There is no doubt that thousands of years from now, archaeologists will dig up fossilized bones of humans and animals entwined with plastic, but you don’t have to wait thousands of years to see this. Just go to South Bay Contemporary SoLA before October 27. There you’ll find the latest works from artist Tracey Weiss.
Weiss is a ceramics instructor, but in the past few years, her own works have revolved around discarded plastic. Her latest body of work is a logical progression that combines ceramics and plastic. While many artists have made works with discarded plastic, most of these works are only reflections of the current plastic dilemma. Weiss’s sculptures of ceramic bones, fossils, and plastic are a vision of what the future holds. Her bones and fossils don’t look exactly like real animal or human bones and fossils. They have an uncanny resemblance, as if they’ve been mutated and evolved.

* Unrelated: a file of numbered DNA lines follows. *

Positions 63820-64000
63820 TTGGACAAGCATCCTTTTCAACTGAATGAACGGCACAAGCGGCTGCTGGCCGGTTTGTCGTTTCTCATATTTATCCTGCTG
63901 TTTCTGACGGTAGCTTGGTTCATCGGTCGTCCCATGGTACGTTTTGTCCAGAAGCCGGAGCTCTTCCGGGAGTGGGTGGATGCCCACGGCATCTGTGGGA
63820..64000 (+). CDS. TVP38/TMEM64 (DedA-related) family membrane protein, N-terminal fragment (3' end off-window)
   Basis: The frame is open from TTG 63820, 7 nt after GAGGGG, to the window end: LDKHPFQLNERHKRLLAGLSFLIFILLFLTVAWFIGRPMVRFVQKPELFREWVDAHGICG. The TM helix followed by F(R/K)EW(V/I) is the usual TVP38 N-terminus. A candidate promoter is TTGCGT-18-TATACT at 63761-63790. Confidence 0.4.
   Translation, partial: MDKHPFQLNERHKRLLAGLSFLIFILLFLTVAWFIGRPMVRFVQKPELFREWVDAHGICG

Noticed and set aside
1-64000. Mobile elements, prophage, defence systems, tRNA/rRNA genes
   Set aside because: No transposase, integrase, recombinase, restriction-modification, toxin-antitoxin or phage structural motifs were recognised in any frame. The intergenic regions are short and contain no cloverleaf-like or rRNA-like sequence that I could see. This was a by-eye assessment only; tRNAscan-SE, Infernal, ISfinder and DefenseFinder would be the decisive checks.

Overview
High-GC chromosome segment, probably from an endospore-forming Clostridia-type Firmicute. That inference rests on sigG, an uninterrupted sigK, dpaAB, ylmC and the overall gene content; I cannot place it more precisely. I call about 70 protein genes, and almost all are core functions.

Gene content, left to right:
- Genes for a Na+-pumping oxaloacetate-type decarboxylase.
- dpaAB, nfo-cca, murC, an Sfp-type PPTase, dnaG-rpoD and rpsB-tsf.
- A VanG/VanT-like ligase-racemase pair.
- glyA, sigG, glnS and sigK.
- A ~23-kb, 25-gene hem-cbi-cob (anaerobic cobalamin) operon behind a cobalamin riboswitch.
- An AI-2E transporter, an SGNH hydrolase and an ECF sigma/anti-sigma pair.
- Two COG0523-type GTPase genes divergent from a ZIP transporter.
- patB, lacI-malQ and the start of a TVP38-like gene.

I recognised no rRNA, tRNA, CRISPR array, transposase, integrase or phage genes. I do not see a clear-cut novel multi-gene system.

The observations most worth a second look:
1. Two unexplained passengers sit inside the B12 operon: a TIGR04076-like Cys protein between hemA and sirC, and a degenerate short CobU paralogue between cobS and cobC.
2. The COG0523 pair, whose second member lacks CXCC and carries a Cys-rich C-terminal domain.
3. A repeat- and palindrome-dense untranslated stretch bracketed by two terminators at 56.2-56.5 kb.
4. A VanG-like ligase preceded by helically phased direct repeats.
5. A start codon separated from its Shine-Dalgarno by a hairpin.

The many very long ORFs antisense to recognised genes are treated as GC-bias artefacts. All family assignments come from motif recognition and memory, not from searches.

Humans once used animal bones to make a myriad of things ranging from tools to toys. Then in 1907 Leo Hendrik Baekeland created the first plastic, a new material that contained no molecules found in nature. It replaced bones and ivory and may have saved many animals from extinction. Now, plastic can be found almost everywhere in nature. Seeing Weiss’s plastic entwined bones, we can’t help but wonder if nature is going to assimilate this foreign material in some perverse way. Will we see animals that are some sort of plastic hybrid? How will plastic affect our bodies? Weiss's sculptures are like fossil records from the future that give us a glimpse of how life on earth may end up.